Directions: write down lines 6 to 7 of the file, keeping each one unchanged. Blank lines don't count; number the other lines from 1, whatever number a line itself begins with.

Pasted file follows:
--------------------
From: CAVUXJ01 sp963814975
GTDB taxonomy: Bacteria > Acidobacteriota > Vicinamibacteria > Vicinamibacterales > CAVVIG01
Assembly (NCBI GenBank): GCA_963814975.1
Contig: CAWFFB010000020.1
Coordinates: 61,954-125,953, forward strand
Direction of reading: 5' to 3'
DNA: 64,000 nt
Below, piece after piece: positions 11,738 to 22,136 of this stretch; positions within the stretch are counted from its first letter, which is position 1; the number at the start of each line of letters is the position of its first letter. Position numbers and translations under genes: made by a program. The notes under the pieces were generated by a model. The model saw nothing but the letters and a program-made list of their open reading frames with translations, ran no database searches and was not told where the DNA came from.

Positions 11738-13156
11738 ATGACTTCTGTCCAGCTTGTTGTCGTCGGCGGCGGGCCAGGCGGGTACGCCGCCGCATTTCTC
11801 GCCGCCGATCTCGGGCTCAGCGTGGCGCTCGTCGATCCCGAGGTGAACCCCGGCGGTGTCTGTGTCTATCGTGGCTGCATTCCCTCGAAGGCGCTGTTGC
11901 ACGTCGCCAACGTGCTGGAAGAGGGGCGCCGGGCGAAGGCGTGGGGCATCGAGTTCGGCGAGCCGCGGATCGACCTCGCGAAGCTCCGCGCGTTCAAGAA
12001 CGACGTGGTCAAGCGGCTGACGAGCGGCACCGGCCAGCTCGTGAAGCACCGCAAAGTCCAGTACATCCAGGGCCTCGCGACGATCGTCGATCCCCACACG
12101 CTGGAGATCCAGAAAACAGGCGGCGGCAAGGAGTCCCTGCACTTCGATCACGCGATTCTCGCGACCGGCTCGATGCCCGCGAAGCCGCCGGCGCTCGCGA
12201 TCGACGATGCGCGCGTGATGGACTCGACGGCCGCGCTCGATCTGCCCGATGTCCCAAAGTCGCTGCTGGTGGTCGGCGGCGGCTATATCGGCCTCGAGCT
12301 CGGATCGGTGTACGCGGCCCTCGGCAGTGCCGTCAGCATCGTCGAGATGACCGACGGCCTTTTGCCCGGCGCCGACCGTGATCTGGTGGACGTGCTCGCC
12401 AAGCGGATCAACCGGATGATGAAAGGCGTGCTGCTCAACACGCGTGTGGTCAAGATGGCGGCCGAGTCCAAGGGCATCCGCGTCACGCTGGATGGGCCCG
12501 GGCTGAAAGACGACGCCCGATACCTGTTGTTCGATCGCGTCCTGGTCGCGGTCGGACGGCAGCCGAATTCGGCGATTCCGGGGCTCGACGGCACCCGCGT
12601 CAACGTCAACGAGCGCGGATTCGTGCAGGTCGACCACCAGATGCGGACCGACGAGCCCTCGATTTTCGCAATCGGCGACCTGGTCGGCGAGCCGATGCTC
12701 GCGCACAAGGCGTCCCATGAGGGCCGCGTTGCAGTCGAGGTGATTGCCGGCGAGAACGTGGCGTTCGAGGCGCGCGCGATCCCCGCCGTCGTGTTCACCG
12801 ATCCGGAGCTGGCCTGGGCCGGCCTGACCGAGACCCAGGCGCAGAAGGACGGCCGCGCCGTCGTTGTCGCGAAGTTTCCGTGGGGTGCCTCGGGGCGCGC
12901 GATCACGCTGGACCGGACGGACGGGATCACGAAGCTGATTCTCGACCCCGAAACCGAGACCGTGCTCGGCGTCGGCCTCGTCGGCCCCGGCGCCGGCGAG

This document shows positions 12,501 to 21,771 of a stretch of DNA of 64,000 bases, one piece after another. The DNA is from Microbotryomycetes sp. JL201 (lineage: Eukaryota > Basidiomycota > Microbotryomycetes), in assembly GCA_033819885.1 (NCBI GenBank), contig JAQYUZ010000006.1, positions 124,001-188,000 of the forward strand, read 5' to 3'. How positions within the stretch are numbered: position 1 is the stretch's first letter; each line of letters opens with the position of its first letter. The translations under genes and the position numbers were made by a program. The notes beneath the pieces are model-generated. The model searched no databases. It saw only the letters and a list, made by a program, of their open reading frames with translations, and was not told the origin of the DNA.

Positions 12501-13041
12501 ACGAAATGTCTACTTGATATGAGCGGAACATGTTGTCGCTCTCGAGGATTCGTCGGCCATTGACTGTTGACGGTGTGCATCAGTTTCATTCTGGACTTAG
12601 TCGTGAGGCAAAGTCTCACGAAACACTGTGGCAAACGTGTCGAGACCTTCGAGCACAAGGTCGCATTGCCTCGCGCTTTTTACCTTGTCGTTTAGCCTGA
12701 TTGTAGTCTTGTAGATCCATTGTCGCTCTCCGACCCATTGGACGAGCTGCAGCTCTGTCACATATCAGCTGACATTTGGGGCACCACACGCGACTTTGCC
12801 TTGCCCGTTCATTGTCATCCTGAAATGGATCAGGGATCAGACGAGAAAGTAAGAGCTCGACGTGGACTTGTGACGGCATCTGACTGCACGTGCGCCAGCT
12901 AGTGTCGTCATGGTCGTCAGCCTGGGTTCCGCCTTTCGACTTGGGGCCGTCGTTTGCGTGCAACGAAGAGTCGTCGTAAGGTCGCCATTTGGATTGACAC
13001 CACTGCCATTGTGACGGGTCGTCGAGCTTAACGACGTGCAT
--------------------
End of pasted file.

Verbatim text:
Direction of reading: 5' to 3'
DNA: 64,000 nt